The overall goal of this proposal is to provide the principal investigator (PI) with the experience and skills necessary to become an independent investigator in the field of glaucoma research. The PI's Doctoral and Postdoctoral research were in the field of glaucoma. In his Doctoral research he developed in vivo quantitative confocal imaging approaches to study progressive neural damage. His postdoctoral research was in trabecular meshwork and aqueous humor cell biology and physiology with respect to glaucoma. His specific cell biological focus was in cytoskeleton and cell- extracellular matrix interactions, with correlation to functional changes in live monkey hydrodynamic studies. He now proposes to build on his training background in imaging and trabecular meshwork biology within the research field of glaucoma. He seeks to develop new skills and experimental approaches to study a putative regulatory mechanism of aqueous humor outflow. Elevated IOP is the major risk factor for glaucoma but what goes wrong in the disease process to cause IOP elevation is unknown. The broad long-term goal of this proposal is to understand aqueous humor outflow regulation. The present scientific focus is to seek to better understand a putative regulatory mechanism for intraocular pressure (IOP). The proposal's hypothesis is that contractility of the trabecular meshwork (TM) modulates the outflow resistance of the tissue. The following aims are proposed to address the hypothesis in the live mouse:
Aim 1 : Establish and test assays for TM contractility and outflow resistance;
Aim 2 : Study TM contractile function and outflow resistance in a suitable animal model.
For Aim 1, an assay for outflow resistance using perfusion techniques will be established. Next a contractility assay involving histomorphometry, immunohistochemistry and Western blotting will be assembled. These assays will be used to evaluate the TM's contractile tone after exposure to lysophosphatidic acid (LPA) and transforming growth factor-22 (TGF22), agents that enhance TM contractility. The RGS2 homozygous knockout (RGS2-/-) mouse has a contractile vascular phenotype and hypertension due to altered G-protein signaling. This impairment also causes the TM to become more contractile. That the mouse develops a lower IOP than normal suggests that the increased contractile tone decreases outflow resistance.
For Aim 2, IOP, outflow resistance and contractility assays will be performed in RGS2-/- and wild- type mice. To alter contractility further and putatively drive it to a more heightened state, Caldesmon siRNA will be delivered to the TM via the anterior chamber. After siRNA validation studies to confirm silencing, IOP, contractility and outflow resistance assays will be performed. This stepwise approach potentially provides insights into tissue and molecular regulatory mechanisms affecting the TM's outflow resistance. siRNA, if successfully delivered in the mouse in vivo, will provide a rational basis for answering future questions of both mechanistic and therapeutic nature. This investigation will be based at the Department of Ophthalmology of the University of Southern California. The Department of Ophthalmology here has a strong tradition of fostering basic vision research and clinical scientists. The proposed research will be conducted in dedicated space within the Doheny Vision Research Center, which also houses the Institute's Core facilities that will support the PI's research. The PI will have considerable protected time for research and a plan of didactic education. The PI's research and career development will proceed under the mentorship of Sarah Hamm- Alvarez, PhD, a cell and molecular biologist with expertise in cytoskeleton interactions, related mouse biology, cellular imaging, and pharmacology and drug delivery. The PI will have as a co-mentor Mark Humayun, MD PhD, a clinician scientist and bioengineer with expertise in developing microelectronic systems for the eye and biophysical analysis, which is pertinent to studying the sub-microfluidics of the mouse aqueous outflow system. Paul Kaufman, MD, an expert in live animal aqueous physiology, the outflow pathways of the eye and glaucoma therapies, will provide collaborative support. The proposal addresses a research question of relevance to glaucoma. In the course of the research, didactic activities, and mentorship within a supportive environment, the PI will gain invaluable knowhow and skills for developing a career as an independent researcher and clinical scientist.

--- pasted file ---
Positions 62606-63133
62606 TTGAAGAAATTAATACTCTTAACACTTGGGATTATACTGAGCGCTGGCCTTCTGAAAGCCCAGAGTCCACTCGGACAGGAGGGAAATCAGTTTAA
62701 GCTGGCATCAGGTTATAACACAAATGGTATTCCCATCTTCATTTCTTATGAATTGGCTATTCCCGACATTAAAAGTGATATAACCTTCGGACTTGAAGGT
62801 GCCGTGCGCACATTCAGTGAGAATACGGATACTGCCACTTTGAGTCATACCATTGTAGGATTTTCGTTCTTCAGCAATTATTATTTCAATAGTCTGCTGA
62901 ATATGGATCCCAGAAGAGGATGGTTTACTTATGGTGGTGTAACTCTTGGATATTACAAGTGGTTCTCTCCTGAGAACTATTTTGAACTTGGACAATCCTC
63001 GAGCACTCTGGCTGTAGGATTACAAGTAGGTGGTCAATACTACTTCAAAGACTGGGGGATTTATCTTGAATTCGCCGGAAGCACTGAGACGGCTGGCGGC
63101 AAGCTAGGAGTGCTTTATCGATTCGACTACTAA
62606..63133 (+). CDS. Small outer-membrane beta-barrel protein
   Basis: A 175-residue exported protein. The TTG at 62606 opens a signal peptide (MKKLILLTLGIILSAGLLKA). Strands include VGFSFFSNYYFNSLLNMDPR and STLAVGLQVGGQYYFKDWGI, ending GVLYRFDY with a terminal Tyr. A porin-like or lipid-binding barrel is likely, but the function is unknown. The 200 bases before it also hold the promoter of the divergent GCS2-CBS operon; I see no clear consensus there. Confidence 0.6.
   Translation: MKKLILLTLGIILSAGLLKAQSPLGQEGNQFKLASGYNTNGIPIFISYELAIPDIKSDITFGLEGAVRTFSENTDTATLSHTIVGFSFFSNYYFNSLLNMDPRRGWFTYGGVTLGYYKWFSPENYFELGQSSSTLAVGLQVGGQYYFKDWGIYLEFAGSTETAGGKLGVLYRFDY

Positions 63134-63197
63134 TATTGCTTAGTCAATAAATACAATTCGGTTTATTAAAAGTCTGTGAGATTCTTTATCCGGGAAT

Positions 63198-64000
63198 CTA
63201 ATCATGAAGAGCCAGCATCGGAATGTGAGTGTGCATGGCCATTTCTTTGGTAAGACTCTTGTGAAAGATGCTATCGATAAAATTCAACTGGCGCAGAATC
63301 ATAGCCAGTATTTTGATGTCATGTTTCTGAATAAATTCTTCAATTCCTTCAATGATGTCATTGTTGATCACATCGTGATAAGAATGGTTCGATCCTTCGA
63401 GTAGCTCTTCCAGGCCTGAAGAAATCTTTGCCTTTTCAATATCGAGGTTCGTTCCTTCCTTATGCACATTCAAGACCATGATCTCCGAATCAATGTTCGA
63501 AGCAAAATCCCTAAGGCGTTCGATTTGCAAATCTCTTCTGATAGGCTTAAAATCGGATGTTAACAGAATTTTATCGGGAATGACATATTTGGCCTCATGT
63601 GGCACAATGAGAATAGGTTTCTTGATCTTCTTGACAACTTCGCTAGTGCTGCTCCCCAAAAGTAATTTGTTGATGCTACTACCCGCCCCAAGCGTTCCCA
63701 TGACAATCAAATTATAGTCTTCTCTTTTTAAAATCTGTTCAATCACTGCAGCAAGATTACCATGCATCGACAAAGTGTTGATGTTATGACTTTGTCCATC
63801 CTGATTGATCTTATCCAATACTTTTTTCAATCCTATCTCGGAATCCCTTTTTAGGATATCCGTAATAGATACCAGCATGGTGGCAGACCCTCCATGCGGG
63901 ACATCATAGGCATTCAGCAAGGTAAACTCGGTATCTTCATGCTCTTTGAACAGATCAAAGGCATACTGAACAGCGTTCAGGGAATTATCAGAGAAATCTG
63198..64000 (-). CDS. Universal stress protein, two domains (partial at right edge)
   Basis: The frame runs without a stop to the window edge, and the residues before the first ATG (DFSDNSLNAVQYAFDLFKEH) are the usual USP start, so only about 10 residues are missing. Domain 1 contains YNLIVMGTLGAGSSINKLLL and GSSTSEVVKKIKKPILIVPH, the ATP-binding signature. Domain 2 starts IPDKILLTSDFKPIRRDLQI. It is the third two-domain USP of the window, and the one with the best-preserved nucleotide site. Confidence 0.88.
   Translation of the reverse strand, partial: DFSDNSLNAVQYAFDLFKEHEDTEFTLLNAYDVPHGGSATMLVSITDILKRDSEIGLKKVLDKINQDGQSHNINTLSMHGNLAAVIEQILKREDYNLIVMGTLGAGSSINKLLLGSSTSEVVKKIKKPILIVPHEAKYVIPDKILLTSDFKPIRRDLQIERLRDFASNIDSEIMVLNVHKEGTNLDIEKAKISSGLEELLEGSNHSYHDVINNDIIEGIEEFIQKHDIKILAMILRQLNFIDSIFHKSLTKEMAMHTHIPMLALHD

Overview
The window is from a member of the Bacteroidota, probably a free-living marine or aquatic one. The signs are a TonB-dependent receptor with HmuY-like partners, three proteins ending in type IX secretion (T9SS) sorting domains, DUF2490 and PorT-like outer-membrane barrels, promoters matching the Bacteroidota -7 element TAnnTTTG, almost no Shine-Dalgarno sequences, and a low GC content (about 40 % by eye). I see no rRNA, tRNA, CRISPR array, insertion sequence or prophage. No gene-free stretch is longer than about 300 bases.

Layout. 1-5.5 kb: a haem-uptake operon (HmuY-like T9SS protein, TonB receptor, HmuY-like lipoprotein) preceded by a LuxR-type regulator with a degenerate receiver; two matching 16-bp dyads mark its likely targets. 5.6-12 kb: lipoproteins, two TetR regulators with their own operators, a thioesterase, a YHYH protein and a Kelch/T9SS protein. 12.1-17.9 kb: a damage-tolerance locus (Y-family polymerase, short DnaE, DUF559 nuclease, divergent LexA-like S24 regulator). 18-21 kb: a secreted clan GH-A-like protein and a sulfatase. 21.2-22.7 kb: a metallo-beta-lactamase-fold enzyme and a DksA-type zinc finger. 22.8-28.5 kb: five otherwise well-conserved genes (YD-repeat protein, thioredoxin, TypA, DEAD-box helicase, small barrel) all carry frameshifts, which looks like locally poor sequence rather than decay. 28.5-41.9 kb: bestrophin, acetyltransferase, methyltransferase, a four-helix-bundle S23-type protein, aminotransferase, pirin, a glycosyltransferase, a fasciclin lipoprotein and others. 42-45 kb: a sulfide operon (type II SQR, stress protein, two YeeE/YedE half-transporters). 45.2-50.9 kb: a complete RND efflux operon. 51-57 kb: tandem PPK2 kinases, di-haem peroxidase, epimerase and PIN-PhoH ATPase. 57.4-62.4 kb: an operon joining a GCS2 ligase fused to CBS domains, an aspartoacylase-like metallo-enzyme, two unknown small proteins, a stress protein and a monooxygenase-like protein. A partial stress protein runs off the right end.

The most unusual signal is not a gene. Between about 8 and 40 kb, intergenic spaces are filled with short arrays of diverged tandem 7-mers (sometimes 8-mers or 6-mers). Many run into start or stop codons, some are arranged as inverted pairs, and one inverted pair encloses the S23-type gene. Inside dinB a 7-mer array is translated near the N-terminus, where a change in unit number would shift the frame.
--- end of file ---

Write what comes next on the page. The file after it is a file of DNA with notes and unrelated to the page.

Glaucoma; the leading cause of irreversible blindness worldwide; has as its major risk factor elevatedintraocular pressure. This project studies a potential mechanism for regulating intraocular pressure thatcan help us better understand glaucoma and ways to treat it.
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